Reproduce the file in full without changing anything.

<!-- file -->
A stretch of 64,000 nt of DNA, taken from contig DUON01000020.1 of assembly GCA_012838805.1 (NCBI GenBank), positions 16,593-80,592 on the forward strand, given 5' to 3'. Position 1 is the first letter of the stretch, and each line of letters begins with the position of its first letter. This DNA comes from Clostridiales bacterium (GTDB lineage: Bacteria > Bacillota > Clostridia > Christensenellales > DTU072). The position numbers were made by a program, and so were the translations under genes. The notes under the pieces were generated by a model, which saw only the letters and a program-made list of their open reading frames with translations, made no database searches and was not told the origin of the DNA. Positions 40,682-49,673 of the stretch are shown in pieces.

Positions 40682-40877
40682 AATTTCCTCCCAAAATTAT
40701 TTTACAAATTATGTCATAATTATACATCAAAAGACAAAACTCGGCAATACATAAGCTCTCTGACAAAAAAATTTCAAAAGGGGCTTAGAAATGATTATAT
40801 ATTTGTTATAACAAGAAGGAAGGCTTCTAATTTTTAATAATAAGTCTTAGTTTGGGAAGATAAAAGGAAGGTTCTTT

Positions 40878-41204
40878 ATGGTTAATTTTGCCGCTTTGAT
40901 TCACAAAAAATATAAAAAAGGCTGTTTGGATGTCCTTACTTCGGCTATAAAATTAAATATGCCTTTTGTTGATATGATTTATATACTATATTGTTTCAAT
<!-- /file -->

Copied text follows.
A stretch of 64,000 nt of DNA, taken from contig DUON01000020.1 of assembly GCA_012838805.1 (NCBI GenBank), positions 16,593-80,592 on the forward strand, given 5' to 3'. Position 1 is the first letter of the stretch, and each line of letters begins with the position of its first letter. This DNA comes from Clostridiales bacterium (GTDB lineage: Bacteria > Bacillota > Clostridia > Christensenellales > DTU072). The position numbers were made by a program, and so were the translations under genes. The notes under the pieces were generated by a model, which saw only the letters and a program-made list of their open reading frames with translations, made no database searches and was not told the origin of the DNA. Positions 40,682-49,673 of the stretch are shown in pieces.

Positions 40682-40877
40682 AATTTCCTCCCAAAATTAT
40701 TTTACAAATTATGTCATAATTATACATCAAAAGACAAAACTCGGCAATACATAAGCTCTCTGACAAAAAAATTTCAAAAGGGGCTTAGAAATGATTATAT
40801 ATTTGTTATAACAAGAAGGAAGGCTTCTAATTTTTAATAATAAGTCTTAGTTTGGGAAGATAAAAGGAAGGTTCTTT

Positions 40878-41204
40878 ATGGTTAATTTTGCCGCTTTGAT
40901 TCACAAAAAATATAAAAAAGGCTGTTTGGATGTCCTTACTTCGGCTATAAAATTAAATATGCCTTTTGTTGATATGATTTATATACTATATTGTTTCAAT